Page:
This may just be my favorite photograph of all time. Left to right we have: My sister Christy, my Granny, my cousin Jackie and myself.
Flapping in the breeze? 3 pairs of my Granny's underpants (or as we called 'em, drawers).
We are all on the incredibly unsafe swing set that was in Granny's side yard. That see-saw thingy that Christy and Granny are on? Nearly claimed the last digit of my left pinkie finger. The swings? There's no stinkin' plastic tubing around those links, nosirree. You had to be careful and not let them pinch the hide off of you. It must be fairly new in this picture because all of the plastic caps are still on the ends of the tubing...that was not the case in later years when the sharp, rusty ends were just tetanus looking for a place to happen (plus wasps hid all up in there.) Also?, if Jackie and I got to swinging together, we could get the frame's legs to tilt off the ground. We turned the whole kit and caboodle over more than a few times.
There is so much I love about this picture and the memories it evokes.
Granny's in her curlers...which means this was probably taken on a Saturday since she was "setting" her hair for church on Sunday.
There's not a shoe in sight...for any of us. Back in the day, between May and September I had to be forced into footwear of any kind.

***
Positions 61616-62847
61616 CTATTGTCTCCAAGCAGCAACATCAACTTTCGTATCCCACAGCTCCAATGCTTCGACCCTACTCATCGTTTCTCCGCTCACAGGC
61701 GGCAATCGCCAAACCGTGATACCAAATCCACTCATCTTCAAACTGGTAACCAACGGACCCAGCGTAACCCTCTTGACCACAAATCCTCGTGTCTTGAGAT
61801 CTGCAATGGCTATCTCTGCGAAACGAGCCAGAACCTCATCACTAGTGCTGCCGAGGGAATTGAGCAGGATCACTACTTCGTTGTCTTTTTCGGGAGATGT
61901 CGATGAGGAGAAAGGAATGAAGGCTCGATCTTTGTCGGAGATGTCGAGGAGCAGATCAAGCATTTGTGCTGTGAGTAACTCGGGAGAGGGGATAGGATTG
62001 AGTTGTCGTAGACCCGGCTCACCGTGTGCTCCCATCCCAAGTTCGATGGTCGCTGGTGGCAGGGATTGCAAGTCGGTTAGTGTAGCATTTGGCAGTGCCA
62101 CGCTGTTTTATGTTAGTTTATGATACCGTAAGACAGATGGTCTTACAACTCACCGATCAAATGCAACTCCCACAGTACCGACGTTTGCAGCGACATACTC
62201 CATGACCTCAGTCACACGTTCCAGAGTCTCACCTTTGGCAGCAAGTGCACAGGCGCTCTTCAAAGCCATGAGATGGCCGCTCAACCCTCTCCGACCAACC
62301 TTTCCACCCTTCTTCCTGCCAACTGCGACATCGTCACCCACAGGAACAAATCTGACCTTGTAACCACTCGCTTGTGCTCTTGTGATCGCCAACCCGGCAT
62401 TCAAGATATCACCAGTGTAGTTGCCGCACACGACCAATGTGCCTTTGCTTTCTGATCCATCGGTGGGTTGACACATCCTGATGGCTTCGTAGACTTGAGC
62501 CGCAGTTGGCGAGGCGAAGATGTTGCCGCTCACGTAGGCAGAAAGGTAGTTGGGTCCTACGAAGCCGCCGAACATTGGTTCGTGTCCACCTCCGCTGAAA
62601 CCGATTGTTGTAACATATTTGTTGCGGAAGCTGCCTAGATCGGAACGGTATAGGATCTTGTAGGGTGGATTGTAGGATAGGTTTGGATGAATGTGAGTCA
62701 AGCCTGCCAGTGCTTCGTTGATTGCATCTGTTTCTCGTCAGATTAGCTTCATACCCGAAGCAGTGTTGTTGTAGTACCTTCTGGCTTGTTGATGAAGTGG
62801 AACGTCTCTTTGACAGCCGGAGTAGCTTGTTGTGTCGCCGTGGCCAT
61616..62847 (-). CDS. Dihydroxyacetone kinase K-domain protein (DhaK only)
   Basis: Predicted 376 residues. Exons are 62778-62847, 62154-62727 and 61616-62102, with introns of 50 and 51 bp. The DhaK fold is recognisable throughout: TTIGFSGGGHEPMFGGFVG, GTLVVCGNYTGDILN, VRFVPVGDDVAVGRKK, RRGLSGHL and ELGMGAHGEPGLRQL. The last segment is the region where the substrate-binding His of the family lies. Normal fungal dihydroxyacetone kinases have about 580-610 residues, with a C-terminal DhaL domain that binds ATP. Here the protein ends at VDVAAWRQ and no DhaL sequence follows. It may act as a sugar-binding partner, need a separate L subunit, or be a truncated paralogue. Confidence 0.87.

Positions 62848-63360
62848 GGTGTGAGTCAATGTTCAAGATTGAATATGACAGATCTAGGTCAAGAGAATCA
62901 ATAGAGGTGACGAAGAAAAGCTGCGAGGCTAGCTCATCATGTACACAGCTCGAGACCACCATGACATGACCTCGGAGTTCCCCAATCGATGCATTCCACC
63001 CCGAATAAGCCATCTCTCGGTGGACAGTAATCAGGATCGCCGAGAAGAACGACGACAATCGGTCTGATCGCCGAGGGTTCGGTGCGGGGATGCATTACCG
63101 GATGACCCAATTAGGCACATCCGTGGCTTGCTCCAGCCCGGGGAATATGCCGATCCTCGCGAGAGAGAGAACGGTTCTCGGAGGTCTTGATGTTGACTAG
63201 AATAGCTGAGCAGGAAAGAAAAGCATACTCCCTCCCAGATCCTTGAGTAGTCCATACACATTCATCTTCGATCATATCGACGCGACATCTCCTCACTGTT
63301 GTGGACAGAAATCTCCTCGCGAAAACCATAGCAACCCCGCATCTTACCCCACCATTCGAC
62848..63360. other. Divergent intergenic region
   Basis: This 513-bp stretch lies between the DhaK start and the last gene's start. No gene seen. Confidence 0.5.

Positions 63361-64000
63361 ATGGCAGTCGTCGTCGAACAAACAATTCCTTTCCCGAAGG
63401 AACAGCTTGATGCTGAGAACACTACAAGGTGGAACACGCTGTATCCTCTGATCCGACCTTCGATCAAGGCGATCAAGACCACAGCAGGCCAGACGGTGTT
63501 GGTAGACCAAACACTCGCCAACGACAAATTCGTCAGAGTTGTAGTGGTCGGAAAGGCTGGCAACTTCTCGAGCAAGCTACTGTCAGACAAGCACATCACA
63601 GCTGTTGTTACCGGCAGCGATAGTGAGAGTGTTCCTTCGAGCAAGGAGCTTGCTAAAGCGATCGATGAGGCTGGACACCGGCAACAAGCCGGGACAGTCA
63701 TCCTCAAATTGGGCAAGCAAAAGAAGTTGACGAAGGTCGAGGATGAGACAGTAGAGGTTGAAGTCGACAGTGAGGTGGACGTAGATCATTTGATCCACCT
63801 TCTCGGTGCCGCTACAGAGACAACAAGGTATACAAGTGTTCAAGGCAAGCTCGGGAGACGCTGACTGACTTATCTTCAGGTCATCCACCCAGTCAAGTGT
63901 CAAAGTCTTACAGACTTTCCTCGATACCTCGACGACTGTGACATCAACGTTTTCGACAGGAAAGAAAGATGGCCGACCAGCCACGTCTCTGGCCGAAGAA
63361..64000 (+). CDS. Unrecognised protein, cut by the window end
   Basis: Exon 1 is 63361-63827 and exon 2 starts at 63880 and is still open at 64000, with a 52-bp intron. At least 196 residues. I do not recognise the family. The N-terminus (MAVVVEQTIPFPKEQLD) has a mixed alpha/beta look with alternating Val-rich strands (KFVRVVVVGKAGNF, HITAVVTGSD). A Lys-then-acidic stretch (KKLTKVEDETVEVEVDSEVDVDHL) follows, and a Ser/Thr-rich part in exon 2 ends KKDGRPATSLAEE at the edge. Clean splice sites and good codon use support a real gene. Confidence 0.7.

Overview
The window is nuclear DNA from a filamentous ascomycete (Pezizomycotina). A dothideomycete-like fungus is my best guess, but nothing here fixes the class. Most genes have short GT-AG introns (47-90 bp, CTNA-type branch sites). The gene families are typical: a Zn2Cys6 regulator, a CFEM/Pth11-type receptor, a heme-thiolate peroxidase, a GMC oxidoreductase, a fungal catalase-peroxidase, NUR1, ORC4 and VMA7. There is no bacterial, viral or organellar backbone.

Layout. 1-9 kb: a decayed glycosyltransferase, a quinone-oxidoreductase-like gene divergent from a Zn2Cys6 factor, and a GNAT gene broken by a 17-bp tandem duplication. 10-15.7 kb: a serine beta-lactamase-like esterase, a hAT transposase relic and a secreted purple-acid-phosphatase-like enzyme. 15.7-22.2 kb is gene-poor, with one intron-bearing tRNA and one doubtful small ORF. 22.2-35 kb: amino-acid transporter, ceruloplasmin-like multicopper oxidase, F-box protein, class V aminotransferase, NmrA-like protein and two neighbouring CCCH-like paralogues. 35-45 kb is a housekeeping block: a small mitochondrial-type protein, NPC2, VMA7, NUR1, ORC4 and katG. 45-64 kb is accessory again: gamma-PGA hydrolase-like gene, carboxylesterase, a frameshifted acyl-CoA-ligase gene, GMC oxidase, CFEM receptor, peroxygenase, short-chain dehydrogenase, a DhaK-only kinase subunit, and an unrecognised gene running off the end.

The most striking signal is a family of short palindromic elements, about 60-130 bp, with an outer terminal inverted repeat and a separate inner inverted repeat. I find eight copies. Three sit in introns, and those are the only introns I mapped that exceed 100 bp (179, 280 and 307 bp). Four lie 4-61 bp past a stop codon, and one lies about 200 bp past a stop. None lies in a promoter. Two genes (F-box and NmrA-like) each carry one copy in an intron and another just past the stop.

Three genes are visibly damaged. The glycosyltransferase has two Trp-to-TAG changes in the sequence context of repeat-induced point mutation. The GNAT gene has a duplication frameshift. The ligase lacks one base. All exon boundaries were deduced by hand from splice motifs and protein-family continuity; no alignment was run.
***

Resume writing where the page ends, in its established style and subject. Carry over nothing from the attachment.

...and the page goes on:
And of course the clothesline in the back...many, many times we'd be playing away and a cloud would come up...then we knew to race into the house for a clothes basket to get the laundry in before it got rained on. Granny didn't use the dryer in the summer...it had to get pretty darn rainy for days for her not to use the clothesline. My favorite thing was when she did the sheets...we'd run up and down between the hung sheets shrieking like banshees...careful not to TOUCH the sheets and get them dirty.
It's too bad the picture isn't wider or you'd be able to see the trash burning barrel that would have been just a bit further to the left and well behind us. Basically a 55 gallon drum that we burned the household trash in...all of the scraps were thrown out for the possums, anything that wouldn't stink was burned in the burning barrel. I remember keeping the milk jugs back so that once the fire got going good, you could hold them up over the fire and watch them melt. There's really no telling what sorts of fumes I inhaled.
(Funny story: Once when Christy was in her early 20s, she was visiting a friend's apartment in Atlanta. They had dinner and the friend went to go pick up some ice cream for dessert while Christy cleaned up the kitchen. The apartment was on the second floor and had a balcony. The friend comes back, goes upstairs to the apartment and asks Christy why was there spaghetti in the bushes downstairs...Christy told them that she threw the scraps out. Apparently, not something you do "in the city.")